China’s permanent QE has many losers.
Joe Zhang, SCMP, 2 Feb 2015,
In 1983, the People’s Bank of China had just risen from being a
junior sidekick to the Ministry of Finance to an equal entity
within the government. A staffer from the US Federal Reserve who
visited the PBOC, where I was a graduate cadet at the time,
explained why an independent monetary policy was a wonderful thing
before asking why China had not made its central bank independent
of the government.
With no trace of irony, my superior replied, “that would be very
inconvenient!” The visitor almost laughed himself off his
Last week, US President Barack Obama stressed in his State of the
Union speech, inequality has become a major challenge for US
society. What he did not say is that the QE (quantitative easing of
the monetary policy) since 2008 has made a key contribution to the
worsening of inequality. As Europe digs deeper into
the QE hole, everyone pretends there is no link between QE and
inequali ty. But sadly there is. Just look at how convenience in
mainland central banking has created massive inequality.
While the term QE was invented in the United States, mainland China
has proven to be the most daring in practising it. In its “annual
credit plan”, the PBOC makes liberal predictions on the banking
sector’s deposits and loan demand, and plugs the gap by making
loans directly to each bank. It also extends additional loans as it
sees fit during the year. No collateral is ever needed. For many
years, the banks’ loan-to-deposit ratios far exceeded 100 per cent.
For the mainland’s banks (rapidly growing from just one in 1983 to
several thousand today), bargaining with the central bank has been
the most lucrative game: they borrow from the central bank at 1 per
cent to 2 per cent annual rates, and lend out at 6 per cent to 8
When Western observers warn of the rapid growth of the balance
sheets of the US Federal Reserve and the European Central Bank on
the back oftheir QE actions, it is worth pointing out that the
Fed’s balance sheet of about US$4.5 trillion and the ECB’s US$2.7
trillion are still far smaller than the PBOC’s US$5.5 trillion –
even though the mainland has a much smaller economy.
On the mainland, a vicious cycle has lasted 36 years: rapid credit
growth leads to high inflation (and expectations of higher
inflation) which makes the controlled interest rate seem low (and
even negative) in real terms. That, in turn, encourages borrowing,
which the central bank is often too happy to accommodate. Even in
2014, the third consecutive year of “economic slowdown”, the
mainland still recorded a money supply growth of more than 12 per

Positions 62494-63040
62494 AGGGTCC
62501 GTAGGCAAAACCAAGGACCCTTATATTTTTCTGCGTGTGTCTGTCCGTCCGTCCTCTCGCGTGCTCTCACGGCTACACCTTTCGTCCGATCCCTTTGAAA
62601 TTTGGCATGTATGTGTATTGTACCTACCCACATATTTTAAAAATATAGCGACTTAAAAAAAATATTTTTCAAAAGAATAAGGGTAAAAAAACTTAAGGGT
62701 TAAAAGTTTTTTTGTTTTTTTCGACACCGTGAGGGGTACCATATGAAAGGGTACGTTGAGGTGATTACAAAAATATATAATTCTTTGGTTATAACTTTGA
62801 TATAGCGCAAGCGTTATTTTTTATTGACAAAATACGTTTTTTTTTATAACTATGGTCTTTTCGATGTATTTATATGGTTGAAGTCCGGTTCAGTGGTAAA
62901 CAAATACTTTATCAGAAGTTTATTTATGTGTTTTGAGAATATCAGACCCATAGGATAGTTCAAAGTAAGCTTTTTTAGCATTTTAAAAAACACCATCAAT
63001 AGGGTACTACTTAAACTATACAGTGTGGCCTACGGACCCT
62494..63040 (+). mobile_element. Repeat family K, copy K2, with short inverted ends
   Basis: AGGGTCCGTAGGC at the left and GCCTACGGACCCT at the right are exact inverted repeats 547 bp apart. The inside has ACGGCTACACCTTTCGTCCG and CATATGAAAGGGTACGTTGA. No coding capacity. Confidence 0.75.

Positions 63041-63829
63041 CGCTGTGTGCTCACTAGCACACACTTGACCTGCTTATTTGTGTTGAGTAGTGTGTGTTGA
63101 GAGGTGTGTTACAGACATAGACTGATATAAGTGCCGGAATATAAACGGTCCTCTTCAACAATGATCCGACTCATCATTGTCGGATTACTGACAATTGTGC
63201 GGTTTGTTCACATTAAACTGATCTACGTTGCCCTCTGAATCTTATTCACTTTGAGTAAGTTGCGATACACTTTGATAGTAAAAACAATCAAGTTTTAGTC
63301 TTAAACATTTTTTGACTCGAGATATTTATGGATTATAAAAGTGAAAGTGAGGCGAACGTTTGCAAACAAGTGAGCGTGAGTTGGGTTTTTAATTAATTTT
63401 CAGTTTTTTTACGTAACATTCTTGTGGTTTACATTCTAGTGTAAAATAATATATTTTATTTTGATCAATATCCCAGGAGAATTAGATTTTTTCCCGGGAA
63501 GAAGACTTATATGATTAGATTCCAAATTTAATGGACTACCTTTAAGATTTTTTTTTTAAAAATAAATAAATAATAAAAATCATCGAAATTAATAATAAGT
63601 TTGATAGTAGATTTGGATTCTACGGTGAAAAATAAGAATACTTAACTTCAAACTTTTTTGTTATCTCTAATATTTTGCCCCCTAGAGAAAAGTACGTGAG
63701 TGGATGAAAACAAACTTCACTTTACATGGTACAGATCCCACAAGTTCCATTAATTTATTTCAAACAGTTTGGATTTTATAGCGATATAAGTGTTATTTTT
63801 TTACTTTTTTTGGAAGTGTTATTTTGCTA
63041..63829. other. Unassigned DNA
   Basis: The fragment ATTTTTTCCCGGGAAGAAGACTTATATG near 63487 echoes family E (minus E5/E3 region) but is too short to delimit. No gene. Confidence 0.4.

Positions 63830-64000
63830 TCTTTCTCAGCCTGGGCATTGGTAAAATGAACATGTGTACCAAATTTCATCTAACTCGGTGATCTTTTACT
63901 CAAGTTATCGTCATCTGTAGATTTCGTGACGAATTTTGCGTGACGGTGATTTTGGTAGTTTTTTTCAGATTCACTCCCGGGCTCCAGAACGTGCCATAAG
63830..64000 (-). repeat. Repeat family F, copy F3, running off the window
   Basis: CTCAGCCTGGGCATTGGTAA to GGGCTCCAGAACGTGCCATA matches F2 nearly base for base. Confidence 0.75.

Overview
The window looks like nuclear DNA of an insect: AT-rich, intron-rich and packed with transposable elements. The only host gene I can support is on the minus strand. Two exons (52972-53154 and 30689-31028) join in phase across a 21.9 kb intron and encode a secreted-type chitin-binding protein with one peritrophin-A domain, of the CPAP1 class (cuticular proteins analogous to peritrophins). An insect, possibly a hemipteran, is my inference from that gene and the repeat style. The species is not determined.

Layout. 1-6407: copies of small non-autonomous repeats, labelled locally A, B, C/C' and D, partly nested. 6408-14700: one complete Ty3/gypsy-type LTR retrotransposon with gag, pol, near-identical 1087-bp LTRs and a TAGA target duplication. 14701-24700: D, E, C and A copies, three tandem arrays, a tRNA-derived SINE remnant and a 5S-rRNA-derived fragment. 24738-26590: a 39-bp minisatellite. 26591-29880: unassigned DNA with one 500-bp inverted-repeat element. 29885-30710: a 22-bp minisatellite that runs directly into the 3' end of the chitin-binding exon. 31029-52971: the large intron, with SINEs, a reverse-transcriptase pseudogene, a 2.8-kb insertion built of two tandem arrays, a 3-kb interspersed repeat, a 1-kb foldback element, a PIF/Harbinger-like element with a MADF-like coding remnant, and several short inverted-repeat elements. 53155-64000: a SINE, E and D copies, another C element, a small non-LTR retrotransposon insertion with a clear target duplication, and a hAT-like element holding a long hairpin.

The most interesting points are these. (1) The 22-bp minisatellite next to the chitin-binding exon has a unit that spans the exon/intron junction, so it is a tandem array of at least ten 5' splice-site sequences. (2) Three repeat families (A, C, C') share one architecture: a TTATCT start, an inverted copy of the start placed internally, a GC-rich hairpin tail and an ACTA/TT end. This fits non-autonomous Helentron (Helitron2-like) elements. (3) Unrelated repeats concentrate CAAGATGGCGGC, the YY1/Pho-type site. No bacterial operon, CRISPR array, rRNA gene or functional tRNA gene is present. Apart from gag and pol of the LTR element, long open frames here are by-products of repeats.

Apart from corruption, the biggest factor behind the mainland’s
inequality is asset inflation, with the root cause being its
perpetual QE. New credit flows constantly into state-owned
companies and well-connected private businesses. Low interest rates
on deposits rip off savers on the one hand and subsidise borrowers
on the other. To benefit from asset inflation (mainly in real
estate), you have to have assets and, more importantly, leverage.
But access to credit has been a watershed between winners and
Regulated interest rates also make matters worse. Privileged
borrowers pay 6 per cent to 8 per cent a year to the banks, but the
vast numbers of small and medium-size businesses and consumers pay
15 per cent to 25 per cent to the shadow banking industry, if they
can get credit at all.
Perpetual QE has also caused the mainland’s stock market inflation.
Despite the stock index today being half the peak level seen seven
years ago, the market is still the most overvalued on the planet.
Most companies trade at 30 to 50 times earnings, with dodgy ones
being the most expensive. Observers are misled by the average
market valuation of, say, “only” 17 to 18 times earnings, but that
average is distorted by the 20-plus banks which between them
account for over a thirdof the market value and over half of the
total net profit of the market. They trade at seven to nine times
earnings, but as the economy slides into a new normal, one must
consider their rising bad debts and their true valuation.
Since 1992, Beijing has treated the stock market as a device for
credit rationing. Initially started with a stated objective of
“alleviating poverty for the state sector”, the mainland’s market
has been ripping off millions of ignorant retail investors.
Through strict controls over how many businesses are allowed to go
public, and who they are, the government has not only played
favourites but also kept the stock market valuation high. Naturally
the process is fraught with corruption, as the media and the
regulators have discovered.
In the wake of the global subprime crisis, Western countries have
broken some policy taboos. For example, the idea of central banks
buying government bonds is now acceptable. Strict independence of
the central banks isno longer such a big deal. But their
single-minded pursuit of QE policies and ultra-low interest rates
will make inequality much worse, as the mainland has learned.
Joe Zhang is chairman of China Smartpay Group.